The girls are back in school, and it won’t stop raining, and it is possible that I’ve never seen as many beautiful peaches as I have seen in the last few weeks. Seen? Let me be more precise, caressed, admired, adored, EATEN. Things all feel a little buzzed this week in a good way, like there are tingles in the air, and exciting events about to happen. Rosie started first grade, and although she had a hard time finding a place to sit at lunch on the first day (I only cried once, Mommy), she reported that today was much better. She’s been multiplying things.
I must admit that on weeks like this, I may be guilty of dropping everything to make a cake.
The cakes come about partly because although I am not a housewife, I always seem to want to be on the first week of school. Because there is something deep and satisfying about feeding the family love through this transition. Joey comes home from his new preschoolers sparkly, and exhausted, and all at once inspired and slightly terrified, I think. He wants cake too.
I have decided that right now if you ask me, my favorite cookbook in the world is a little book called Rustic Fruit Desserts. It’s a bit like a love affair that I’ve been denying all along, because I’ve written about it many times and sung its praises. It’s just that I’ve been resistant to thinking that such a small book would be my favorite, or a book on such a limited topic. Even more, I don’t even like fruit desserts. None of it makes sense.
I love this book so much. When fruit comes into the house, I go directly to its perfect petite binding. I look up the ingredient in the index, and then I usually have to start baking then and there. This makes me feel hungry, and inspired and instantly propelled to bake.
I also feel compelled to give this book away. I’ve bought copies for friends, and I’ve lent my copy out. I get that way with books–I think Joey’s worn off on me that way. Come in and have a conversation with Joey about graphic novels, and you will walk out of here with a stack of books up to your chin.
I can’t help it. It’s that kind of week. You guys are just too fantastic. I’m giving this book away.
I know another copy will come my way someday. I’ll be ready. But this one? I’m sending it to you.
Despite it’s constant use, it is in surprisingly good condition. There might be a few butter stains here and there, and yes, I’ve made a few notes. I write in pencil, so I’ll let you erase them if you don’t agree. I think slightly marked up cookbook is better than a new one any day, wouldn’t you agree? This cookbook has lived a life.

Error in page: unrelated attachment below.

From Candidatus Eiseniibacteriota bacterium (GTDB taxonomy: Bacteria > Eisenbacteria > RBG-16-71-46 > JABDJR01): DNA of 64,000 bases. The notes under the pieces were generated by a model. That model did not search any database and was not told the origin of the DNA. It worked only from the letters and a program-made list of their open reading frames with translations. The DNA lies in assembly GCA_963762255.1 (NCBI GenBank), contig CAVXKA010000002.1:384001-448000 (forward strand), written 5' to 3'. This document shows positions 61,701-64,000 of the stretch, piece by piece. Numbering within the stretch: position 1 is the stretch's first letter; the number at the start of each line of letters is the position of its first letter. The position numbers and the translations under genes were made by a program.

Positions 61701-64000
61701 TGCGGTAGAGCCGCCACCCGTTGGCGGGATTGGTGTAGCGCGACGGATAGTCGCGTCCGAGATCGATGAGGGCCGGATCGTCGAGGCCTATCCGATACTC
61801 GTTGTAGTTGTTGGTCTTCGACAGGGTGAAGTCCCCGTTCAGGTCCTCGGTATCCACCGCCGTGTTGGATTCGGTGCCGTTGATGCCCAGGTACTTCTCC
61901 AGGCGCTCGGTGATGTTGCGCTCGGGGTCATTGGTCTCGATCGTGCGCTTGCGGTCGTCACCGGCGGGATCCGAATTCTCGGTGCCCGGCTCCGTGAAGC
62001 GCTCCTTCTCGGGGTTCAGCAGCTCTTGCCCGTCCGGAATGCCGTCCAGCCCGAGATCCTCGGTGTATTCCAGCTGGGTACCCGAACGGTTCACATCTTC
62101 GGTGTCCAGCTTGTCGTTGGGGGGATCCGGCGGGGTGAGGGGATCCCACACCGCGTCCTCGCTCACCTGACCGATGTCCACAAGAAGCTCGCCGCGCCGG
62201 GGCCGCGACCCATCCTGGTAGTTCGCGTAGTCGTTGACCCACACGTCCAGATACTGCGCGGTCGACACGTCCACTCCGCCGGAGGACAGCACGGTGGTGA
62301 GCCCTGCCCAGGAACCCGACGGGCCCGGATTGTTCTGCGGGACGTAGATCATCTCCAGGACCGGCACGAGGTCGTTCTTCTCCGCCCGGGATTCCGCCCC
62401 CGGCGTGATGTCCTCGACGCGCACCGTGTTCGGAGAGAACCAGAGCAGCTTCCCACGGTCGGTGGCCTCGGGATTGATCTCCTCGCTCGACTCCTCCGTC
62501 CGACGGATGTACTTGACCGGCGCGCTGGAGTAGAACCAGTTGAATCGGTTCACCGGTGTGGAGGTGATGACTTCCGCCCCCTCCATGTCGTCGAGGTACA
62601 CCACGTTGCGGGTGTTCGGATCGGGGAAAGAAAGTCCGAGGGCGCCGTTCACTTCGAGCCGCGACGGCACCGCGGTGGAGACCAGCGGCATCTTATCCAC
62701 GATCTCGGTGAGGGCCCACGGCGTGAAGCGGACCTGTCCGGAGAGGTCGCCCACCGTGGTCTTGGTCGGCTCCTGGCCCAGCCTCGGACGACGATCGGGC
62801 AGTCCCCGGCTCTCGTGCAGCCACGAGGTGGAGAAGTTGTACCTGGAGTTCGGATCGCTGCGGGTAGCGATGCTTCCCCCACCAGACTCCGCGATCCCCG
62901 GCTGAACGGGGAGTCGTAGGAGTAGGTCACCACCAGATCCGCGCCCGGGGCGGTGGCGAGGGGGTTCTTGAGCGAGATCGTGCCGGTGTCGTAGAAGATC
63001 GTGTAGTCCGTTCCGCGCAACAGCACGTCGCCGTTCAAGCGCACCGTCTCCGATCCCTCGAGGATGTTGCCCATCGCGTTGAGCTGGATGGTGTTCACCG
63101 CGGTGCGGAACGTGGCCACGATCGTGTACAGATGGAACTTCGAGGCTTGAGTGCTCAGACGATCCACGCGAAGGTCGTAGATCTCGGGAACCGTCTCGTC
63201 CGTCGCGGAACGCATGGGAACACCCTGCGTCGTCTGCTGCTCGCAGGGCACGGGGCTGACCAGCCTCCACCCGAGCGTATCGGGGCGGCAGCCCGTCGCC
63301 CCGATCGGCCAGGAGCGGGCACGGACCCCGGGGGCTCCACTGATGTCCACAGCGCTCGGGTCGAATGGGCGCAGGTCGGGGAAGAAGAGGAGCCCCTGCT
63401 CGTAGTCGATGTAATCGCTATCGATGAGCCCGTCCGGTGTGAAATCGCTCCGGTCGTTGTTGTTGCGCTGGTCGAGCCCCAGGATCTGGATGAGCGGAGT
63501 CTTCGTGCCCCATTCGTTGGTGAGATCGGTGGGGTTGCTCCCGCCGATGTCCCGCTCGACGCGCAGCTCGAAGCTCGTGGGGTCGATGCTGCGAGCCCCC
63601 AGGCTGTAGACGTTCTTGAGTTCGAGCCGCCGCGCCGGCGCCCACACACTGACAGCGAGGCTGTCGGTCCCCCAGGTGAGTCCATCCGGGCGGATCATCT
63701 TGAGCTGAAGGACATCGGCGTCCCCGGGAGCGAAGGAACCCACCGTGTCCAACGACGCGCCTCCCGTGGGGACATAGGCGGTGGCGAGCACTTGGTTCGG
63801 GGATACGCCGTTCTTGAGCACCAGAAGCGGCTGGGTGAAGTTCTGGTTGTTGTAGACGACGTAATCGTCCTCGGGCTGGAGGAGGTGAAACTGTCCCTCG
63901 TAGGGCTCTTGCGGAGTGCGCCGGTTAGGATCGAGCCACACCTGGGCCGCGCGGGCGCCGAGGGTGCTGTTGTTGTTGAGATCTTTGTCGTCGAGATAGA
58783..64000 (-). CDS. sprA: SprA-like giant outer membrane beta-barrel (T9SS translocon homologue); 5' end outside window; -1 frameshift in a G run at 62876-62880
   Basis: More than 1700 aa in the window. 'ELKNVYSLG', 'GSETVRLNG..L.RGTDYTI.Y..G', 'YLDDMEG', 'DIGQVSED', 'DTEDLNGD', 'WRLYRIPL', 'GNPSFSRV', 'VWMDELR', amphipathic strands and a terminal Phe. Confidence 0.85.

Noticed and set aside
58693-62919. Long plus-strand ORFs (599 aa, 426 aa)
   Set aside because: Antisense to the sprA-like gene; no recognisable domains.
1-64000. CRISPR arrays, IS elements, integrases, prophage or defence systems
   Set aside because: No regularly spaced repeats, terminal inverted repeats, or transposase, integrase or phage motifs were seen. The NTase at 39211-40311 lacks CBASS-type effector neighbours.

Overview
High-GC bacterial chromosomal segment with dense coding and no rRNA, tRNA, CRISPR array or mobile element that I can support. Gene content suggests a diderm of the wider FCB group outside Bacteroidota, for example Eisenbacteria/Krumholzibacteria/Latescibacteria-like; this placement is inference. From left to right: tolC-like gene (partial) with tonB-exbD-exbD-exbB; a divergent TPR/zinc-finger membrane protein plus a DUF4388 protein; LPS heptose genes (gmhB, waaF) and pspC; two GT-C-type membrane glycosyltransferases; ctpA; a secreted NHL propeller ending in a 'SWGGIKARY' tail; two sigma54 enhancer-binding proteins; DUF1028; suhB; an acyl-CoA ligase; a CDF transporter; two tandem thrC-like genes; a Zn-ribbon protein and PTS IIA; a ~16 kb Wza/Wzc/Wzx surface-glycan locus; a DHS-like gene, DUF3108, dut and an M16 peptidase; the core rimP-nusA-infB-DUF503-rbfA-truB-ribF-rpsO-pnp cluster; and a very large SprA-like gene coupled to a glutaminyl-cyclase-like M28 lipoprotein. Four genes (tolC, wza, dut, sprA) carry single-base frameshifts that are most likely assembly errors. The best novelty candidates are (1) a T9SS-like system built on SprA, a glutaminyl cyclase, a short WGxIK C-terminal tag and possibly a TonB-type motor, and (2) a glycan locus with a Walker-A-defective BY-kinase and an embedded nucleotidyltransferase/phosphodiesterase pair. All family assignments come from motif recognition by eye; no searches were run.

So let’s do it like this, shall we? If I were to ask you today, at this moment, what your favorite cookbook is, what would you say? I’d love some new recommendations. I’ll keep it open until Monday night, the 12th. Then I’ll choose a winner, and the book is on it’s way to you. It will be right in time for apple season! Remember that apple rhubarb pandowdy? Page 16.
And if you aren’t the lucky winner, you can still have cake. This might be one of my favorites from the book yet. The dough is simple and shortbready, the method is deeply satisfying, and it will work with any stone fruit that you have rolling around where you are. And then, of course, you have an excuse to invite a friend for tea.
Stone Fruit Tea Cake
from Corey Schreiber and Julie Richardson, Rustic Fruit Desserts
makes one 10-inch cake
3/4 cup plus 1 tablespoon unsalted butter at room temperature
2 1/4 cups all-purpose flour
1 teaspoon baking powder
1 teaspoon sea salt
1 cup granulated sugar
1 tablespoon vanilla extract
2 1/2 cups coarsely chopped stone fruit (can be frozen)
1 tablespoon turbinado sugar (or you can use granulated sugar, if you like)
Whisk the flour, baking powder, and salt together.
Cream 3/4 cup of the butter with the sugar in the bowl of a stand mixer or with an electric beater. You want the mixture to be extremely light and fluffy, and this will take 3 to 4 minutes. Add the eggs one at a time, scraping down the mixture from the sides of the bowl after each addition. Stir in the vanilla.
Add the flour mixture and combine with a few strokes of a spoon just until a dough forms. Turn the dough out onto a piece of plastic wrap, and wrap it tightly. Put it in the freezer for 1 hour.
Preheat the oven to 375 degrees. Use the remaining tablespoon of butter to grease a ten inch cake or tart pan. Divide the dough into two equal portions, and pat one of them into the bottom of the prepared pan. You don’t have to be fussy about getting the dough to the edges–if there are some gaps, the dough will expand in the oven.
Spread the cut fruit evenly over the dough. Then, break up the second half of the dough into tablespoon-size pieces, and spread them evenly over the fruit. Sprinkle with turbinado (or regular) sugar. Bake for 35 to 40 minutes, or until golden. Cool before serving.